Cite This Page:

University of Chicago Press Journals. "Female Spiders Eat Small Males When They Mate." ScienceDaily. ScienceDaily, 11 September 2008. <www.sciencedaily.com/releases/2008/09/080910165846.htm>.
University of Chicago Press Journals. (2008, September 11). Female Spiders Eat Small Males When They Mate. ScienceDaily. Retrieved March 2, 2015 from www.sciencedaily.com/releases/2008/09/080910165846.htm
University of Chicago Press Journals. "Female Spiders Eat Small Males When They Mate." ScienceDaily. www.sciencedaily.com/releases/2008/09/080910165846.htm (accessed March 2, 2015).

Share This


More From ScienceDaily



More Plants & Animals News

Monday, March 2, 2015

Featured Research

from universities, journals, and other organizations


Featured Videos

from AP, Reuters, AFP, and other news services

500 Snakes Surprise Construction Workers In Canada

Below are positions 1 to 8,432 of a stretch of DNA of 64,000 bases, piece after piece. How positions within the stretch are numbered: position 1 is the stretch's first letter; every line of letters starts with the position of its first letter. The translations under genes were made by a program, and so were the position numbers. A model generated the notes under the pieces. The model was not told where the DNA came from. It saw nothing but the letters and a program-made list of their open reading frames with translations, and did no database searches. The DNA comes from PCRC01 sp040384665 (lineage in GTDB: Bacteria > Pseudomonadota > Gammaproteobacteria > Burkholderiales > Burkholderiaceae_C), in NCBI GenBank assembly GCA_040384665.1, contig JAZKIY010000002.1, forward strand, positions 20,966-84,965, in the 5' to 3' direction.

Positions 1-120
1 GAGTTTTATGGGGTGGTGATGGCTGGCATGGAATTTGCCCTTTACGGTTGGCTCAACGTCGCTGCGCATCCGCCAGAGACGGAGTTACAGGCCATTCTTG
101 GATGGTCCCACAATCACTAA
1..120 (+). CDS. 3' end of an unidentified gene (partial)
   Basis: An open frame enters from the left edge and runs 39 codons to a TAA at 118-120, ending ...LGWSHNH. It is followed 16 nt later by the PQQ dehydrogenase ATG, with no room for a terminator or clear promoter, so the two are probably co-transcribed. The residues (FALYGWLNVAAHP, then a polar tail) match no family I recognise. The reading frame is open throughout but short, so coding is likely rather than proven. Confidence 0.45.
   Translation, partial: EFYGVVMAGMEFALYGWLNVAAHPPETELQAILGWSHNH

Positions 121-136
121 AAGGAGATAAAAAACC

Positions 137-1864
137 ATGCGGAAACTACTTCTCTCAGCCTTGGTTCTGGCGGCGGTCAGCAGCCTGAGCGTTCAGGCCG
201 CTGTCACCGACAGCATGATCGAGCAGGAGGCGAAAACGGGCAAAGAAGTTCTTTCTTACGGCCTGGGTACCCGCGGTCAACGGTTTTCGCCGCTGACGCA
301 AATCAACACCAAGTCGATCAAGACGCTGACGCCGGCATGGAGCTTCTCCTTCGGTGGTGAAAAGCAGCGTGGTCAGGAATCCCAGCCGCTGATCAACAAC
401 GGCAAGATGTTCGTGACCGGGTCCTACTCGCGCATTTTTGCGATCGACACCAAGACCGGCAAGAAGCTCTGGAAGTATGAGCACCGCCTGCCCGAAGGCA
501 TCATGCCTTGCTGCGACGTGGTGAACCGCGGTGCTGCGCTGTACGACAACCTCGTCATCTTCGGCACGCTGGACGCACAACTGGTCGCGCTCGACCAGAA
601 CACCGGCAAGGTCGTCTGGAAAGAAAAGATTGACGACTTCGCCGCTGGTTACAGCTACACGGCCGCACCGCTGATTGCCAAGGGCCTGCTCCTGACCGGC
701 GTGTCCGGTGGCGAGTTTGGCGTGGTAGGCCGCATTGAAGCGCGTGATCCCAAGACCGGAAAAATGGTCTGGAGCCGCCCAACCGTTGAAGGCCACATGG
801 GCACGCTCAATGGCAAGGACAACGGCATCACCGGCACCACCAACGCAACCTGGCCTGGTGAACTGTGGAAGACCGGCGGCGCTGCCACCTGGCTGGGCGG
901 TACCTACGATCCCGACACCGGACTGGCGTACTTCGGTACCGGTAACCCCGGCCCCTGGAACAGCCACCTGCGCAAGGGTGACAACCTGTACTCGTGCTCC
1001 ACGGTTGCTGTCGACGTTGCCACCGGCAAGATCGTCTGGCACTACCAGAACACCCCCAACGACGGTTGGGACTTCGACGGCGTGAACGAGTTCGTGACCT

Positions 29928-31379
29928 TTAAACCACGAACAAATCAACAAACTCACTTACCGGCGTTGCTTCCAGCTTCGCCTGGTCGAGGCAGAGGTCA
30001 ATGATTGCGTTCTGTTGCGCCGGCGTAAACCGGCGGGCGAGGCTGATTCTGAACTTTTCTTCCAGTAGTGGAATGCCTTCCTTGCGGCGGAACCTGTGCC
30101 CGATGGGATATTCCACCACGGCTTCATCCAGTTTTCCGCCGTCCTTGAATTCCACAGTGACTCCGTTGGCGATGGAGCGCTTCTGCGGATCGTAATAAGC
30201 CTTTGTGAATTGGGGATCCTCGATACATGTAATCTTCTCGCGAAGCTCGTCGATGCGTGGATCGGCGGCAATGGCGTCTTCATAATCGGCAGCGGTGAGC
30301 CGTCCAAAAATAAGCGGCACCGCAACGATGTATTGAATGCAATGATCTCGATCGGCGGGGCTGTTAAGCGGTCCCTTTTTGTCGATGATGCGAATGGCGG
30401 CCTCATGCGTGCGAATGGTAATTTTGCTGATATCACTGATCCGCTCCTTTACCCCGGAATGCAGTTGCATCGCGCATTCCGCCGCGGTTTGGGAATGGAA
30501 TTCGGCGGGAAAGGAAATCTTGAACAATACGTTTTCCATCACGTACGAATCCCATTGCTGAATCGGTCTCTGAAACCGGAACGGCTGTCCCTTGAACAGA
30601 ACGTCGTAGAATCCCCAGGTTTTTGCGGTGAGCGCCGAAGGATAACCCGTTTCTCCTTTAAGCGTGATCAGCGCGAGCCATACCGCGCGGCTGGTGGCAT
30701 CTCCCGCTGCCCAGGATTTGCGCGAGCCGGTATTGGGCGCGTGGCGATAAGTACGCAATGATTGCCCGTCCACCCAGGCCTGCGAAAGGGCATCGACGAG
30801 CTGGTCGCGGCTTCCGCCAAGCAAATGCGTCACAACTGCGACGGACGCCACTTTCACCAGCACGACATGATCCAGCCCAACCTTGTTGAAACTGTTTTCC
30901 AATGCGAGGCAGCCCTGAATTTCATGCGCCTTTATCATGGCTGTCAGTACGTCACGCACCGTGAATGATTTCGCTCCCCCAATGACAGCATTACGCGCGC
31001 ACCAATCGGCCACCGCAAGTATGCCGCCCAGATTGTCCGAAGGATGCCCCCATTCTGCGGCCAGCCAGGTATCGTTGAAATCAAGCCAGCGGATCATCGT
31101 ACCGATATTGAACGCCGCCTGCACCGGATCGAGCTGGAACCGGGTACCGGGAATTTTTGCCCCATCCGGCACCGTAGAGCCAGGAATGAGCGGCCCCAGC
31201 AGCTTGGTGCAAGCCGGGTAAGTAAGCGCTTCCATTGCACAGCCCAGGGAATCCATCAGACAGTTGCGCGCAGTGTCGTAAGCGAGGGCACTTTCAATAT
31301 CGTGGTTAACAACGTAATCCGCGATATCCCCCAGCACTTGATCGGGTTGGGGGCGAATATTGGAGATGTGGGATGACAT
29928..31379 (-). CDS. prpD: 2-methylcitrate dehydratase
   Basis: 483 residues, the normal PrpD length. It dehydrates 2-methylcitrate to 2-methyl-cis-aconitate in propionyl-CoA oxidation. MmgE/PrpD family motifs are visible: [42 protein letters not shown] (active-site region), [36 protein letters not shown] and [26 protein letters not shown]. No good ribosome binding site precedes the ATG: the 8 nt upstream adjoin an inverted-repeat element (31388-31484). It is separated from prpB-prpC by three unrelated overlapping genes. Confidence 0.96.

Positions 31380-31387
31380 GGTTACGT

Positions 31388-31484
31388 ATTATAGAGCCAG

500 Snakes Surprise Construction Workers In Canada

Newsy (Mar. 2, 2015) Hundreds of snakes, disturbed by a construction project, were relocated to a wildlife rescue association in Canada. Video provided by Newsy
Powered by NewsLook.com
Going Gluten-Free Could Get You A Tax Break

Going Gluten-Free Could Get You A Tax Break

Newsy (Mar. 2, 2015) If a doctor advises you to remove gluten from your diet, you could get a tax deduction on the amount you spend on gluten-free foods. Video provided by Newsy
Powered by NewsLook.com
Zookeepers Copy Animal Poses In Hilarious Viral Photos

Zookeepers Copy Animal Poses In Hilarious Viral Photos